Many thanks for your patience. An employee's poor performance is a potentiality fair reason for disciplining and even dismissal under the Employment Rights Act 1996, as it would amount to lack of capability. This should be assessed by reference to their skill, aptitude, health or any other physical or mental quality and must relate to the work that they were employed to do.
Apart from identifying the poor performance, the employer must also follow a fair procedure, particularly showing that dismissal was a reasonable decision in the circumstances. An important element of this will be the extent to which the employer has clearly communicated the requirements and expectations of the role to the employee or, where applicable, has provided necessary support and training.
Generally, the reasonableness of dismissals for poor performance would be measured against the following criteria:
· Was the situation properly investigated and the alleged poor performance issues identified – this would include looking at the employment contract, training records, appraisals or other performance monitoring criteria
· Was the employee made aware of the problem and given realistic timescales to improve
· Was the employee provided with the necessary support or training – if the tools you could use to improve your performance were removed or limited, you can use that against them
· Was the employee’s progress reviewed during the monitoring period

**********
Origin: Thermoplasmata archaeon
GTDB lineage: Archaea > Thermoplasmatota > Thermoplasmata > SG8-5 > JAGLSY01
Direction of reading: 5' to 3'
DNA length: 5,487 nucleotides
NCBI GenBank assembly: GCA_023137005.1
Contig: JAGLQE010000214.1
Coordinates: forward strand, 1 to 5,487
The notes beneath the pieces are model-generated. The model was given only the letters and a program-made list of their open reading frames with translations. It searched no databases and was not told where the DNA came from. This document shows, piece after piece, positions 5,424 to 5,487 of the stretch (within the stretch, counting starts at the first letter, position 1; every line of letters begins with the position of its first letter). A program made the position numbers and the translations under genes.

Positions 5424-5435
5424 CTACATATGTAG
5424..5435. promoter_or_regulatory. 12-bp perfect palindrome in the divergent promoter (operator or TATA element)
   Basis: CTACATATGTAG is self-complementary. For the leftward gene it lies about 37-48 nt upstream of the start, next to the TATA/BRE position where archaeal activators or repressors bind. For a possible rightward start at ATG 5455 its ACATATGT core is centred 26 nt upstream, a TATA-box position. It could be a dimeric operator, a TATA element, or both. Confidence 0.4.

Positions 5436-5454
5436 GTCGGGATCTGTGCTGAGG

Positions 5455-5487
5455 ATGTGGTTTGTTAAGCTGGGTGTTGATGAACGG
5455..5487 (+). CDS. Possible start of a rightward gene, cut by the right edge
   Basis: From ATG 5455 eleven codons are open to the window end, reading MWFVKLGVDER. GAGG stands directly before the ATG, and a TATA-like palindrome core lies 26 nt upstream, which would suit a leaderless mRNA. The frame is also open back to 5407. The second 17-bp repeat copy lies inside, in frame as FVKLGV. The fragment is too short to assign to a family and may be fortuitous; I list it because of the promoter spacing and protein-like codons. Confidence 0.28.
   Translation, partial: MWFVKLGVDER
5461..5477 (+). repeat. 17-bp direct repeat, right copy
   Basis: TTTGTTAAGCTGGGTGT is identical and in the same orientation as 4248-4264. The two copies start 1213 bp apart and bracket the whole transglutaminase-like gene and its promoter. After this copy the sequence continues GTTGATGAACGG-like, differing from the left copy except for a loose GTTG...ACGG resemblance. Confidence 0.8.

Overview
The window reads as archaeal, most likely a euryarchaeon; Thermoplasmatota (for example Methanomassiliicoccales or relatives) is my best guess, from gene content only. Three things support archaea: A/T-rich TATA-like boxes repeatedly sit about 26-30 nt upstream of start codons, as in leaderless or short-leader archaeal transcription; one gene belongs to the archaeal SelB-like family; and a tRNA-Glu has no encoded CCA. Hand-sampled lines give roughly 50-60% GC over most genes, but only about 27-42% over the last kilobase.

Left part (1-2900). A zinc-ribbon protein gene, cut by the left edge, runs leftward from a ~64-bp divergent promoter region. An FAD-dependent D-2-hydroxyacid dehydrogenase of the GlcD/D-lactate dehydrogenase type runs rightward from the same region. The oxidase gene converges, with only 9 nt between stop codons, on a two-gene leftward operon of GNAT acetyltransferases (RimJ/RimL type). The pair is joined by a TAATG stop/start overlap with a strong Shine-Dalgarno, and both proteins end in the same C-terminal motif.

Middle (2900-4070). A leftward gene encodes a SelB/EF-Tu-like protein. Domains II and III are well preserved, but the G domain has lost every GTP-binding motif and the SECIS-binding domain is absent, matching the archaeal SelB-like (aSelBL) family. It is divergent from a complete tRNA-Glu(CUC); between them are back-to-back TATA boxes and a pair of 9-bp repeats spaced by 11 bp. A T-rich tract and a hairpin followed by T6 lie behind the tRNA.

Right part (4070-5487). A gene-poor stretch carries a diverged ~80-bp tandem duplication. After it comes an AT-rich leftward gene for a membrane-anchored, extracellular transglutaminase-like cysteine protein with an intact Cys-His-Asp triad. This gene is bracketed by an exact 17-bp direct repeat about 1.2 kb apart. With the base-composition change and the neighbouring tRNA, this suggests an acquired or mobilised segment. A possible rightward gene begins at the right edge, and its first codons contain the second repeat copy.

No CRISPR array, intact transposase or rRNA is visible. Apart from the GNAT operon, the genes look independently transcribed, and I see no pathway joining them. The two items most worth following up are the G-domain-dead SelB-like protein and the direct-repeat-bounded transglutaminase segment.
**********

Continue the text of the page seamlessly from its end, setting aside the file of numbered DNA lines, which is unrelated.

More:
· Was the employee told of the consequences of failing to improve during the monitoring period
· Was alternative employment considered to avoid the need for dismissal
The above are just some examples of what a tribunal would at when deciding the fairness of such a dismissal. If there is evidence that the employer has acted in a rather heavy-handed manner and jumped straight to dismissal without acting fairly, their decision could potentially be challenged.
If there is evidence that the employer has not followed a fair procedure as outlined above, a grievance can be submitted to the employer to formally complain about these issues, assuming the employment still continues. If termination has already taken place, an appeal can be submitted to the employer immediately after the disciplinary outcome. If the appeal fails, a claim for unfair dismissal can be made in the employment tribunal. There are two requirements to claim: the employee must have at least 2 years' continuous service with the employer and the claim must be made within 3 months of the date of termination.
In general it is preferable to be dismissed rather than resign and claim constructive dismissal because the burden of proof in dismissal is on the employer, whereas in resignation it is down to you to prove your claim.
Does this answer your query?